One Vital Plant Shutdown Lessons
Saturday, May 03, 2008
We just completed our 7 days plant shutdown and it left me with a mixed feeling. In my earlier entry, "Interrupted Planning", I highlighted about how the plant shutdown suddenly took place and it had interrupted not only my plans but also others.
I bet a lot of you may have enjoyed your Labour Day break last Thursday. Before this, I really look forward for it. Luckily I haven't plan anything special or big during that public holiday. Whenever the plant shutdown was instructed to be conducted, I already knew that I'm going to be in trouble. I had already approved annual leaves for 3 of my downline staffs (2 supervisors and 1 shift leaders). They have taken leave for 4 straight days from Thursday (the Labour day) till Sunday. It's difficult for me to asked them to cancel their annual leaves because they have planned the leaves 3 or 4 weeks ago, applied the leaves and I have approved it.
The problem does not happen just in my area... The maintenance department, who plays some significant role in our shutdown also have some manpower shortage with similar reason.
So, we have to arrange our limited manpower accordingly to do all the routine and special jobs for the annual shutdown. To make things worst, another 2 of my manpowers (1 my senior supervisor and 1 operator) were sick and unfit to work. The senior supervisor had a kidney stone while my plant operator had a high blood pressure up to 170. As a result, the amount of manpower I had was slashed down again.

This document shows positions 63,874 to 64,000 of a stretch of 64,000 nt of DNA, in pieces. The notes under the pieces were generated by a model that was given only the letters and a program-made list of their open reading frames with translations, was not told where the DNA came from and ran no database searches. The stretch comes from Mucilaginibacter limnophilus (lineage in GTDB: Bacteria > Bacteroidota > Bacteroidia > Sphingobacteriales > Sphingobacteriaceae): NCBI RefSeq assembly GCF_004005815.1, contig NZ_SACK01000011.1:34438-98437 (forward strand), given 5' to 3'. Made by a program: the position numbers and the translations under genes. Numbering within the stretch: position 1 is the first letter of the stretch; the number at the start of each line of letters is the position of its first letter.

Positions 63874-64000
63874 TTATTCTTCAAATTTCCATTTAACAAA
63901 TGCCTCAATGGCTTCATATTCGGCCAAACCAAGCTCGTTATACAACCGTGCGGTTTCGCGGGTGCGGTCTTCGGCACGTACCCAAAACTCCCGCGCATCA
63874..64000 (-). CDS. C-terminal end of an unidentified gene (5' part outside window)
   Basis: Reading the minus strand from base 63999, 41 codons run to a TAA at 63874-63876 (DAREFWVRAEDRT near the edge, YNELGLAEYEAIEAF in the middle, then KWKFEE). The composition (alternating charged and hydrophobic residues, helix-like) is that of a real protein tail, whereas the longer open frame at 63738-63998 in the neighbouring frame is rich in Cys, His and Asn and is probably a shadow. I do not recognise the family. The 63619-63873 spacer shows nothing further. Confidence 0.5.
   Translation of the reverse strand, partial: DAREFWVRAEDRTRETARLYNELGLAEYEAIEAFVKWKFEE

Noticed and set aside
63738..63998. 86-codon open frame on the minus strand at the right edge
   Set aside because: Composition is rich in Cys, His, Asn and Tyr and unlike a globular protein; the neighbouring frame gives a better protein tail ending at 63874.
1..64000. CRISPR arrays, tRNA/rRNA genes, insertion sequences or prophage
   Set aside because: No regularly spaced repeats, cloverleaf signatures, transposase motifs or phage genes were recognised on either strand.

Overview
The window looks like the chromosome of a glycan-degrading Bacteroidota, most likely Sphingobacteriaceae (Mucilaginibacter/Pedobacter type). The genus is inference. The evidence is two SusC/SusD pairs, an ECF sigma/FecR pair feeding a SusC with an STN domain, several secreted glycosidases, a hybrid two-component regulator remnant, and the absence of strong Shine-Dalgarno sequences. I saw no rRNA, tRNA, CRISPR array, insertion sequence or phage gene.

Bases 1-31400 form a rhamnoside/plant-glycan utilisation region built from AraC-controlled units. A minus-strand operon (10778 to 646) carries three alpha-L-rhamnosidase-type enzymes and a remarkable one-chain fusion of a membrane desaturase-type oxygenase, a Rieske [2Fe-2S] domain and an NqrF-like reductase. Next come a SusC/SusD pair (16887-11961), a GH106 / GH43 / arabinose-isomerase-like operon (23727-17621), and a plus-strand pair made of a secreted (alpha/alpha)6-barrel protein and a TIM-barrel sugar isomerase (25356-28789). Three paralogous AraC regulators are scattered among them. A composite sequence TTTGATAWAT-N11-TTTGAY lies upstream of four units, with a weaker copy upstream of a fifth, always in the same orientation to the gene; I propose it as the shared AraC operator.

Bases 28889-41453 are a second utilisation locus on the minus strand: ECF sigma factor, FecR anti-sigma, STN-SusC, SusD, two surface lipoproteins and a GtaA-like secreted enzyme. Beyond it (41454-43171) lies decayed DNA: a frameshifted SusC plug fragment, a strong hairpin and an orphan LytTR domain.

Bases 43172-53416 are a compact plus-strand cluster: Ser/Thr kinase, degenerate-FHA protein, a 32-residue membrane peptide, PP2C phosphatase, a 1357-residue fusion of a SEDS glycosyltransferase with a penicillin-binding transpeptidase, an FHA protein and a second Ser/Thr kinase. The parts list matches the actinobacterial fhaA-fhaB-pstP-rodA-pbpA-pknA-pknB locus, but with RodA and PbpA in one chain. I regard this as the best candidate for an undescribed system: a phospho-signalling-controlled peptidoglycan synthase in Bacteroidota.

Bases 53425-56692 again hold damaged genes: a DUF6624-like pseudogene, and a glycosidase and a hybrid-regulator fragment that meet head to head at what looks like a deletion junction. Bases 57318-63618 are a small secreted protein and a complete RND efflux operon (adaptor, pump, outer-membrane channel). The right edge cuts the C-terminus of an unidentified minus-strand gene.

It was a really serious challenge for me. I'm having a shutdown but I don't have my key people to assist me. As a result, I have to make myself an engineer cum supervisor. I walked around the plant, checked and assisted all work. I managed our contract worker manpower as well. I cannot imagine what's going to happen to all those work if I wasn't there to coordinate and monitor the jobs. I personally did some of the shutdown work such as filling up the high pressure boiler with deionized water, working on those flanges to dismantle or tightened the nut and bolts etc. I became a physical hands on person...
It was a very expansive lesson for me. Next time, I cannot simply approve annual leaves for my downline staffs. They can take leave, but when ever there are very important job like a shutdown, they need to sacrifice their leaves. I'll share some of the valuable experiences during my shutdown later.
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posted by zaki yamani @ 4:17 PM,
- At Tuesday, May 06, 2008, FoghatIsAmazing said...
Do you have a union at your facility? I work in the US and my site has a pretty strong union. There is no way that anyone would work during their scheduled vacation. They are very unsympathetic.
- At Tuesday, May 06, 2008, zaki said...
From what I heard, there used to be a union. However, the company management/administration is more powerful than the union. The union leader was asked to transfer if they want to raise their point or fight for something. As a result, the leader step down, and soon after that, the union diminished.
Some other neighboring refineries/plants have their union and they are powerful. They can fight for their workers/members.
I hope my workplace can have a strong union like that.
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I’m Zaki. I used to be a project, process and chemical engineer. Few years ago I successfully became a Chartered Engineer (IChemE) and Professional Engineer (BEM). I'm now employed as a chemical engineering educator/researcher/consultant. Hope you like reading my blog. I welcome any feedback from you. My email: zaki.yz[alias]gmail.com. TQ!